Living in remote places can strain the adaptive capacities of human settlers. It can also protect communities from external social, political and economic forces. In this paper, we present an archaeological population history of the Kuril Islands. This string of small volcanic islands on the margins of the Northwest Pacific was occupied by maritime hunting, fishing and gathering communities from the mid-Holocene to recent centuries. We bring together (1) 380 new and previously published archaeological radiocarbon dates, (2) a new paleodemographic model based on a radiocarbon-timestamped temporal frequency distribution of archaeological deposits, (3) recently published paleoclimate trends, and (4) recently published archaeological proxy evidence for changes in the extent of social networks. We demonstrate that, over the last two millennia, inhabitants of the Kuril Islands underwent dramatic demographic fluctuations. Explanations of these fluctuations are considered in the context of environmental hazards, social networks and the emergence of an East Asian “World System”, elucidating the tension between local and external adaptive strategies to social and ecological uncertainty. Results suggest that population resilience to local climate and environmental variability was achieved by virtue of social networks that maintained non-local support in times of crisis. Conversely, the expansion of the East Asian political economy into neighboring regions of the southern margin of the Kuril Islands perhaps in conjunction with exposure to epidemic diseases appears to have undermined the adaptive strategies, resulting in an increase in the vulnerability of Kuril populations to environmental fluctuations.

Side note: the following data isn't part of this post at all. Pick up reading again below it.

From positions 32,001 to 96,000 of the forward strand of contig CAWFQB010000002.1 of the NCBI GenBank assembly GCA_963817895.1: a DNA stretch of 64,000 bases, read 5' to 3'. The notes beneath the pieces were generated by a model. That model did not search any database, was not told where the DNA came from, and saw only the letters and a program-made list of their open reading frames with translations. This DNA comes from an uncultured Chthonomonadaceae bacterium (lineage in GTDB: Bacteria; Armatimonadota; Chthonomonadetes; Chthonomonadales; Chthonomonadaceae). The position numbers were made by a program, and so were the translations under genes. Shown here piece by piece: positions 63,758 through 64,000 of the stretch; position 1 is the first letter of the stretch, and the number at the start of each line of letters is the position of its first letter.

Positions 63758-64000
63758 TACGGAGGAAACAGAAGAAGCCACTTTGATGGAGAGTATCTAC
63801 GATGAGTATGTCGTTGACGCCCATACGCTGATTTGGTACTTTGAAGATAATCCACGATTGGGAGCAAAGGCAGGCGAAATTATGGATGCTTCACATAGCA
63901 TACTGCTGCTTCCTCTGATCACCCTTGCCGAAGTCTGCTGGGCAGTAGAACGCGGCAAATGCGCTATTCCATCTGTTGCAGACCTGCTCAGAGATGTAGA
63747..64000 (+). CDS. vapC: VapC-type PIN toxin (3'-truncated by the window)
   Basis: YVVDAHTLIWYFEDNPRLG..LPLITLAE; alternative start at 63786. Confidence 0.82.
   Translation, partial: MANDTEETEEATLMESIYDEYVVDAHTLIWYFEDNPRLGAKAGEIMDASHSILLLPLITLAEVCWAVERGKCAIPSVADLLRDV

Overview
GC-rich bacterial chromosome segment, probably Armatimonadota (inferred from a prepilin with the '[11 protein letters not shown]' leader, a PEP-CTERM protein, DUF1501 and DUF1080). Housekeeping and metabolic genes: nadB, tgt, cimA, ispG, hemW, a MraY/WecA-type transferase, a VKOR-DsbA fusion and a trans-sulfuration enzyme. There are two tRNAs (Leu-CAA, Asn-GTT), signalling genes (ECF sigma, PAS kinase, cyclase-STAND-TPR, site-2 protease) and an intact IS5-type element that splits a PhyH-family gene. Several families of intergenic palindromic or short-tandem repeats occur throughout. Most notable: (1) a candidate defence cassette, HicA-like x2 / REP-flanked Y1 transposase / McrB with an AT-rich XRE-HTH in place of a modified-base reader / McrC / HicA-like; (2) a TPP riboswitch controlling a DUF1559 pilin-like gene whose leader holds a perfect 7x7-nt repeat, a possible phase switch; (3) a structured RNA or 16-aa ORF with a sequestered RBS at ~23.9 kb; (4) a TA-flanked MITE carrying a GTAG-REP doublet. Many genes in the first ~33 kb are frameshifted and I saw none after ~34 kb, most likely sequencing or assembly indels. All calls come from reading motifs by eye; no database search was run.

Kuril islands; Archaeology; Social networks; Resilience; Paleodemography; Climate change